Sunday, 6 November 2016
Dear Friends I am Huzaifa Khursheed. I study at Learn to Learn Academy in Junior Rumis group. You might be thinking that I did not mention the class or grade? well we donot have class or grade system in our academy. I will talk about this in my later blogs. If you want to know more about me then comment on this blog. Thanks Huzaifa Khursheed
Tuesday, 12 May 2015
Jinnah and Pakistan
Muhammad Ali Jinnah, Gujarati: મુહમ્મદઅલીજિન્ના, Urdu: محمدعلیجناح (/ɑːˈliː/; About this sound Hindustani pronunciation (help·info), born Mahomedali Jinnahbhai; 25 December 1876 – 11 September 1948) was a lawyer, politician, and the founder of Pakistan. Jinnah served as leader of the All-India Muslim League from 1913 until Pakistan's independence on 14 August 1947, and as Pakistan's first Governor-General from independence until his death. He is revered in Pakistan as Quaid-i-Azam Urdu: قائداعظم (Great Leader) and Baba-i-Qaum Urdu: بابائےقوم (Father of the Nation). His birthday is observed as a national holiday.
Born in Karachi and trained as a barrister at Lincoln's Inn in London, Jinnah rose to prominence in the Indian National Congress in the first two decades of the 20th century. In these early years of his political career, Jinnah advocated Hindu–Muslim unity, helping to shape the 1916 Lucknow Pact between the Congress and the All-India Muslim League, a party in which Jinnah had also become prominent. Jinnah became a key leader in the All India Home Rule League, and proposed a fourteen-point constitutional reform plan to safeguard the political rights of Muslims. In 1920, however, Jinnah resigned from the Congress when it agreed to follow a campaign of satyagraha, or non-violent resistance, advocated by the influential leader, Mohandas Gandhi.
By 1940, Jinnah had come to believe that Indian Muslims should have their own state. In that year, the Muslim League, led by Jinnah, passed the Lahore Resolution, demanding a separate nation. During the Second World War, the League gained strength while leaders of the Congress were imprisoned, and in the elections held shortly after the war, it won most of the seats reserved for Muslims. Ultimately, the Congress and the Muslim League could not reach a power-sharing formula for a united India, leading all parties to agree to separate independence of a predominately Hindu India, and for a Muslim-majority state, to be called Pakistan.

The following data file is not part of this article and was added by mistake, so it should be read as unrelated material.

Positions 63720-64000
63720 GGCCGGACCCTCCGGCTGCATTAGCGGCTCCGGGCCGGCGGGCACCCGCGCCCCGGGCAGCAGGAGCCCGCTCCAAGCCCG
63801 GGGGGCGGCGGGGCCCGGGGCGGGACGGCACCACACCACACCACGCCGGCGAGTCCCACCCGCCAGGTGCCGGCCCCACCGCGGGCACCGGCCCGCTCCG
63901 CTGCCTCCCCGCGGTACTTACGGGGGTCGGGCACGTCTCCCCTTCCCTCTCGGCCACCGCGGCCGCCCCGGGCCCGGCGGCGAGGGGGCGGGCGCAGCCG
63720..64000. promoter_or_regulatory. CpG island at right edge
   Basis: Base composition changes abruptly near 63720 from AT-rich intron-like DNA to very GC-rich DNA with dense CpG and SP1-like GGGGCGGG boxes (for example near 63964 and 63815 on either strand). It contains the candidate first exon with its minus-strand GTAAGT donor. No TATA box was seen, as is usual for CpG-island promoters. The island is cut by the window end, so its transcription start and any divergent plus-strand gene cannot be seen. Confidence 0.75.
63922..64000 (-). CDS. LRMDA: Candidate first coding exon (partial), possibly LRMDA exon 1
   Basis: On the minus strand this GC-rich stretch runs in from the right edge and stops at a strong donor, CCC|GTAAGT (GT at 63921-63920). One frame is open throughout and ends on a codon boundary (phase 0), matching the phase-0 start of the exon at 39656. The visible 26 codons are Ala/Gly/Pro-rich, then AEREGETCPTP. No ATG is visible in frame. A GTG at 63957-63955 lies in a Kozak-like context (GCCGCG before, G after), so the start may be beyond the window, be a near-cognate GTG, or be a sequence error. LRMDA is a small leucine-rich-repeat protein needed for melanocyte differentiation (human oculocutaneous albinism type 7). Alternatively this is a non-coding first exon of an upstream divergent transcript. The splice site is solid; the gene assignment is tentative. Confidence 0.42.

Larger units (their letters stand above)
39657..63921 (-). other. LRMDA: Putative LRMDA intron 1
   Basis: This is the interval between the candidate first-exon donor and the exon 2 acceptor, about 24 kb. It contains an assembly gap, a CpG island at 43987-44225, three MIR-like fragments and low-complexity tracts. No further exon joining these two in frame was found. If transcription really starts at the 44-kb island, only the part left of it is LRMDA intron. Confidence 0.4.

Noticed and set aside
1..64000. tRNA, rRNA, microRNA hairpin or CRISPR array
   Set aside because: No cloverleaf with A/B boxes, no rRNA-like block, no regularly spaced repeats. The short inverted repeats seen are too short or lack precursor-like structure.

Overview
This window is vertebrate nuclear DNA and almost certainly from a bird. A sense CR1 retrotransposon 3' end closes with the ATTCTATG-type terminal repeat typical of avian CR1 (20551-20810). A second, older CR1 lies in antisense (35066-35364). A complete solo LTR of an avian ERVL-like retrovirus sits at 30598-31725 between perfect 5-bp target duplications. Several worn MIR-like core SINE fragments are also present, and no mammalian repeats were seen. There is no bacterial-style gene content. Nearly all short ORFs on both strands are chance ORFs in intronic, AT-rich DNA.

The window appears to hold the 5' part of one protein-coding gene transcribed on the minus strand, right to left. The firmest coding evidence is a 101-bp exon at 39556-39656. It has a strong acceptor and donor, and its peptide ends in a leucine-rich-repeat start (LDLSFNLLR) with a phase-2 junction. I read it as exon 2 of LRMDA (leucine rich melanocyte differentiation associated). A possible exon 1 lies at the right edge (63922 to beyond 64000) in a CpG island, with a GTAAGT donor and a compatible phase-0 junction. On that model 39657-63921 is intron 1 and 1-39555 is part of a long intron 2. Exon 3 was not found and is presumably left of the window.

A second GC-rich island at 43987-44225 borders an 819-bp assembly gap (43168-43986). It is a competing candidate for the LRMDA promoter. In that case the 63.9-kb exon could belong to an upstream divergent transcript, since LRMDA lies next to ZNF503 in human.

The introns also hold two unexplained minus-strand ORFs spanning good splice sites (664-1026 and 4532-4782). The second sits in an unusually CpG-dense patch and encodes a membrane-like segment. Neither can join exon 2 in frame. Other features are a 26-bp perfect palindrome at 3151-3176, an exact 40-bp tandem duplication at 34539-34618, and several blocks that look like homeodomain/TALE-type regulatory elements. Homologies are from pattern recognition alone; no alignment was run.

As the first Governor-General of Pakistan, Jinnah worked to establish the new nation's government and policies, and to aid the millions of Muslim migrants who had emigrated from the new nation of India to Pakistan after the partition, personally supervising the establishment of refugee camps. Jinnah died at age 71 in September 1948, just over a year after Pakistan gained independence from the British Raj. He left a deep and respected legacy in Pakistan, though he is less well thought of in India. According to his biographer, Stanley Wolpert, he remains Pakistan's greatest leader.
Jinnah was born Mahomedali Jinnahbhai,[a] most likely in 1876,[b] to Jinnahbhai Poonja and his wife Mithibai, in a rented apartment on the second floor of Wazir Mansion, Karachi. Jinnah's birthplace is in Sindh, a region today part of Pakistan, but then within the Bombay Presidency of British India. Jinnah was a Gujarati Khoja Muslim of Lohana ancestry. His forefathers were Hindus whom converted to Islam. His father was a prosperous merchant who had been born to a family of weavers in the village of Paneli in the princely state of Gondal (Kathiawar, Gujarat); his mother was also of that village. They had moved to Karachi in 1875, having married before their departure. Karachi was then enjoying an economic boom: the opening of the Suez Canal in 1869 meant it was 200 nautical miles closer to Europe for shipping than Bombay.Bombay.